Congratulations! You’ve made the decision that your B2B firm can provide value to the marketplace and establish a Thought Leadership position by activating a content strategy. Smart move. A steady flow of quality content will enable your organization to create a higher level of engagement with your customers and prospects. And when you’re cozied up to the audience, relationships are warmer and making the sale becomes a much easier proposition.

However, just because you’re launching a content strategy doesn’t mean you’re going to automatically reap the benefits. Plenty of organizations struggle to effectively execute a content strategy.  That’s not good – content creation is way too much work to embark on a strategy only to have it fail.

But, as always, we’re here to help. Here are five common B2B content marketing mistakes that you need to stop making right now:

Stop trying to prove how smart you are.

Most professionals, when given a writing assignment, feel compelled to demonstrate their intelligence. They use big words and plenty of industry jargon. They feel that if they make it complex, people will be impressed. In reality, people are being bored. Not everything you write has to be a whitepaper. Even the CEO of a Fortune 500 company wants to read something a little lighter every now and then. Have a little fun, make pop culture references, say what you have to say, and then get out.

Stop telling us how great you are.

Focus on the audience, not your business. Your content won’t have any credibility if all you do is talk about your products or services. It’s been said that social media is a cocktail party, and we like to say that you need content to fuel that cocktail party conversation; without it, your organization is the mute wallflower in the corner. Well, if all your content is about how great you are, you’re the obnoxious blowhard that won’t be invited back.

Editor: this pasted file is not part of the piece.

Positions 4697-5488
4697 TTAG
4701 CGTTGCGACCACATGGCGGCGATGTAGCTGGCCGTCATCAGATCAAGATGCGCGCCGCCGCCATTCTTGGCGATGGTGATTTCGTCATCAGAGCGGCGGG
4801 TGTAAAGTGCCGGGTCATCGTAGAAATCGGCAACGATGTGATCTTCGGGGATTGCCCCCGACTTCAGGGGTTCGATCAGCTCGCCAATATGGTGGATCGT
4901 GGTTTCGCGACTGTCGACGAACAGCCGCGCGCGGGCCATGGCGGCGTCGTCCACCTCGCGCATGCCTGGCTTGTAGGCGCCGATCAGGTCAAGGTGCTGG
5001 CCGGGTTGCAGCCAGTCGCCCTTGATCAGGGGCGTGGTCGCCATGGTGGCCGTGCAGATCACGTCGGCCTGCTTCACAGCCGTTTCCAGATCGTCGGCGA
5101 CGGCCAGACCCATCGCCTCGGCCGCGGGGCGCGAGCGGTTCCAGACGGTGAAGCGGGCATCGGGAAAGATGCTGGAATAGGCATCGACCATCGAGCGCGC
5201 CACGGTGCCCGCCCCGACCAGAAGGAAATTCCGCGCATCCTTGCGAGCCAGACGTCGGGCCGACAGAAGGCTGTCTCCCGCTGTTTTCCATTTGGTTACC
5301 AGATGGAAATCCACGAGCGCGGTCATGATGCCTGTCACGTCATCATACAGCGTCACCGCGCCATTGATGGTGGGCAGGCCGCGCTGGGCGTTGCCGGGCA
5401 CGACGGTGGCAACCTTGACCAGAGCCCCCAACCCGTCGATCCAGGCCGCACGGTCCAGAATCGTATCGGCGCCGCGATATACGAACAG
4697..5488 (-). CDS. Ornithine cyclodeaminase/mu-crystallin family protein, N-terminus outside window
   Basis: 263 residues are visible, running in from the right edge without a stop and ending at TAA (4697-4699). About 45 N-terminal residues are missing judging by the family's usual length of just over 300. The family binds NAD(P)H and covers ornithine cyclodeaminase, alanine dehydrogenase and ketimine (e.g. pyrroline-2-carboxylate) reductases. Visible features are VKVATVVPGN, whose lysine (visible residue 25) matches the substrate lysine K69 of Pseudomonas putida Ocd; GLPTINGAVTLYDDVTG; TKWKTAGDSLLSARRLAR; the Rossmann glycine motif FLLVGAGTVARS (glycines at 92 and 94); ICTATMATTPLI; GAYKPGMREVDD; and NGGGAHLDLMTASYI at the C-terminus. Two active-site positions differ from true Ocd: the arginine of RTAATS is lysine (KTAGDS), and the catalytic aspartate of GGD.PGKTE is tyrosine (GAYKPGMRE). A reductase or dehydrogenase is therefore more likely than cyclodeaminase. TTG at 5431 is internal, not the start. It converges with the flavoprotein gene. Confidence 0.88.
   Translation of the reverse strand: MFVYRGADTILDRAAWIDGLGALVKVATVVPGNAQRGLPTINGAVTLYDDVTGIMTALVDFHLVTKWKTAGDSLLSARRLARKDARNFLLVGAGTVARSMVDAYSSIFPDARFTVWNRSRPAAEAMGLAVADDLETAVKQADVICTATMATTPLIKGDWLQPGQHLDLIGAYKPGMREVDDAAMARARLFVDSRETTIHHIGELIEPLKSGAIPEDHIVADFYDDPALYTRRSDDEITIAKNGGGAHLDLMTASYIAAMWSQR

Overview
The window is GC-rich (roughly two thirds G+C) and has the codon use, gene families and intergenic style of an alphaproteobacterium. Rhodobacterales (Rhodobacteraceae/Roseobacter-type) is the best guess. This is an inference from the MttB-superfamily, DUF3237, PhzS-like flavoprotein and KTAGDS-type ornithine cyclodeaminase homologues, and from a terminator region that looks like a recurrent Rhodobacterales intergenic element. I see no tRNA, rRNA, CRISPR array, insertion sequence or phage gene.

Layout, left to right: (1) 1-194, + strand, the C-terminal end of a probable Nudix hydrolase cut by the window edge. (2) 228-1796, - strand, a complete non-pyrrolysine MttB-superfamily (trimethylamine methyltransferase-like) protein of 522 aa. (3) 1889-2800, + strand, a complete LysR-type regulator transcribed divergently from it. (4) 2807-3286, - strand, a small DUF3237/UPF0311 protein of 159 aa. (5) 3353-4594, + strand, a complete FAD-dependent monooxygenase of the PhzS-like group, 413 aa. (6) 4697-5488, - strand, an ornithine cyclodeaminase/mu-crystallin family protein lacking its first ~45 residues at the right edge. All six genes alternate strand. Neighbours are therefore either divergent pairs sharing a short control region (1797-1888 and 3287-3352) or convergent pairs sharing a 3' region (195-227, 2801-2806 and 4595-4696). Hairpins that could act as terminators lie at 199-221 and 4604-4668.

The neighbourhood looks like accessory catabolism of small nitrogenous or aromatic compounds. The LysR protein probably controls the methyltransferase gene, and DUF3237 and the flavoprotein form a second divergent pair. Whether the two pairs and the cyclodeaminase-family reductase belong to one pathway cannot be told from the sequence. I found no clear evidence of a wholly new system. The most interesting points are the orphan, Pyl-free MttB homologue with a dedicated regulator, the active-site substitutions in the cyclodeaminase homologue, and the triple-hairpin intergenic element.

Stop telling us the competition is lame.

Don’t take potshots at the competition. Nobody wants to hear it. If your business is so much better, you’ll win out over time. Because you are competitors, you have no credibility in criticizing them. All you’re really doing is undermining your own credibility for other more important communications.

Stop writing so poorly.

We’re talking about grammatical mistakes. Stop it. Proofread. Misspelled words, typos and punctuation errors make people wonder if you know what you’re doing. It undermines your credibility.

Stop being all over the place.

Your content strategy must be focused (but, of course, it shouldn’t be repetitive). Way too many organizations turn their blog into an internal communications vehicle, writing about new hires and the company picnic; save that stuff for your intranet (unless for some reason that’s the right focus for your blog). A content marketing strategy needs to be marketing focused. It needs to be audience-centric in order to create a tighter bond with customers and prospects. Good planning at the outset will combat this – you should start with an Editorial Brief and the creation of an Editorial Calendar so that there is a clear roadmap for your strategy that leads to content cohesion.